When the board is at fault, there is a good chance that other problems arise as well. A good indication that the board is bad is if you not only have a mid-cycle shutoff, but other problems manifesting as well.
This is not the same as the control board. The control panel is the set of buttons on the front/top of your dishwasher. Also known as the control console, it can become damaged or loose over time, preventing it from working properly.
- Stuck buttons. There are a few ways to troubleshoot the issue. The first is to check to ensure that the buttons have not become stuck in place. When buttons are stuck, the dishwasher may become unresponsive altogether.
- Flashing lights. If you should notice a flashing light on your control panel, that is as much an indication that something is wrong as anything else. A light that is constantly flashing indicates that a button is stuck or that there is a malfunction somewhere.
- Replacing the unit. If you feel that the control panel is at fault, you will need to purchase a new unit and replace the old one. Getting the right control panel can be a tricky endeavor, so consult your dishwasher’s manual before ordering new parts. You may also want to consider consulting the manufacturer before replacing the part. They may be able to walk you through troubleshooting the problem without the need to replace the panel entirely.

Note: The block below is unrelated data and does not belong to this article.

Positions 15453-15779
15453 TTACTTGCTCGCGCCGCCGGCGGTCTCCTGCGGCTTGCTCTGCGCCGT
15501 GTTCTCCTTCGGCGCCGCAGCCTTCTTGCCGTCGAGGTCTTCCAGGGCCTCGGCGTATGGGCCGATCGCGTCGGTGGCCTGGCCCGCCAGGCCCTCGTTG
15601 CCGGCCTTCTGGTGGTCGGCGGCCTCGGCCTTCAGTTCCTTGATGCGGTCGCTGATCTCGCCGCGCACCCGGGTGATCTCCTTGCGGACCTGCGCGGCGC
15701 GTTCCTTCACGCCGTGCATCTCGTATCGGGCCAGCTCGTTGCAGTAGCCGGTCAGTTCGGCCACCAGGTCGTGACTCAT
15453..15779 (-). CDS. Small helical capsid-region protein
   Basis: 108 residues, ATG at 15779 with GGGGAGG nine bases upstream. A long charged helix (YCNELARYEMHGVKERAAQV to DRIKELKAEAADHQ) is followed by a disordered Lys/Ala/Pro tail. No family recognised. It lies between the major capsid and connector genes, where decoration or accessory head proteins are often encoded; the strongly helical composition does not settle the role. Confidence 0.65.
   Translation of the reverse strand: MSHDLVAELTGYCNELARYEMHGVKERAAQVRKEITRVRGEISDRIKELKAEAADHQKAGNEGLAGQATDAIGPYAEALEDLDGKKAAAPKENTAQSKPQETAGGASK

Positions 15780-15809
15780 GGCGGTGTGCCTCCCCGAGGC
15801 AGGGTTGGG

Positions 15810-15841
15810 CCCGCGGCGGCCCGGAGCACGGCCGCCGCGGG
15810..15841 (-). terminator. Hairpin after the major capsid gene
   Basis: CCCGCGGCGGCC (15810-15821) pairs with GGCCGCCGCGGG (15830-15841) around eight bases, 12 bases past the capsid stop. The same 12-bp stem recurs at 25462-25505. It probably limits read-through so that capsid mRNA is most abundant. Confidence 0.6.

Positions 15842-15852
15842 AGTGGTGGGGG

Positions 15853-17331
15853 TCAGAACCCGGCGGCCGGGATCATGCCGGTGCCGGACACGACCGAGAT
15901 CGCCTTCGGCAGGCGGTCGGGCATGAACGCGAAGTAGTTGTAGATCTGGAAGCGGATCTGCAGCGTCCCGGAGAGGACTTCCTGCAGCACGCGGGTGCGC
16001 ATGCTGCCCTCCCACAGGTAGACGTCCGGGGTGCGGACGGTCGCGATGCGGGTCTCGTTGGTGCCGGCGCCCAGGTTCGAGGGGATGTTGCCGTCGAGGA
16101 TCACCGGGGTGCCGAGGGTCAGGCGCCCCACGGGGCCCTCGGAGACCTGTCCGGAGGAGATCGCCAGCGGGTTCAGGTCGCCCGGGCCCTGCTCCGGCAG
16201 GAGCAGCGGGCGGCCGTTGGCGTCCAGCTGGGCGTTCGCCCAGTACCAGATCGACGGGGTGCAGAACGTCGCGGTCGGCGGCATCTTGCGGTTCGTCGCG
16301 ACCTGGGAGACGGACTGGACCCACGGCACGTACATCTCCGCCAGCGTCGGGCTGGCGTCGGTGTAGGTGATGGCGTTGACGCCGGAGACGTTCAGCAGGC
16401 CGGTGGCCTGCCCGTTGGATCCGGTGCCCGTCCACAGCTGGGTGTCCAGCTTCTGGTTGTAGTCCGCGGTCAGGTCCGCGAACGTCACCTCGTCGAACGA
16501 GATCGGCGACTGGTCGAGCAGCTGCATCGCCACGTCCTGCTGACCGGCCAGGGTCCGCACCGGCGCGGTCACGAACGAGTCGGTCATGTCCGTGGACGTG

- Call a professional. Getting nowhere with the manufacturer? Try bringing in a professional technician instead. They have the necessary experience to troubleshoot the issue and implement the correct fix sooner rather than later.
This one can be a bit tricky. There is the chance that your dishwasher actually completed the wash cycle but finished a little faster than it normally does. That typically indicates that the drying cycle has been skipped and points to a fan issue.
- Fan. When you notice that your dishes are still dripping wet even after completing its cycle, the fan is the first place to look. The dishwasher may recognize that the fan has gone bad and will skip the drying cycle entirely.
- High-limit thermostat. On the same hand, if you notice that the dry cycle starts but cuts off, the fan could still be working. When that is the case, then there are other components that may be at fault instead. The high-limit thermostat is responsible for keeping the dishwasher from getting too hot. When it malfunctions, the heating element can turn off prematurely.
When you notice that there are colder temperatures during the wash cycle, break out the multimeter. Test out the high-limit thermostat to ensure that it is working properly. Most of the time, dishes won’t come out quite as clean when the heating element goes out during the cycle.
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Ryan Womeldorf has more than a decade of experience writing. He loves to blog about construction, plumbing, and other home topics. Ryan also loves hockey and a lifelong Buffalo sports fan.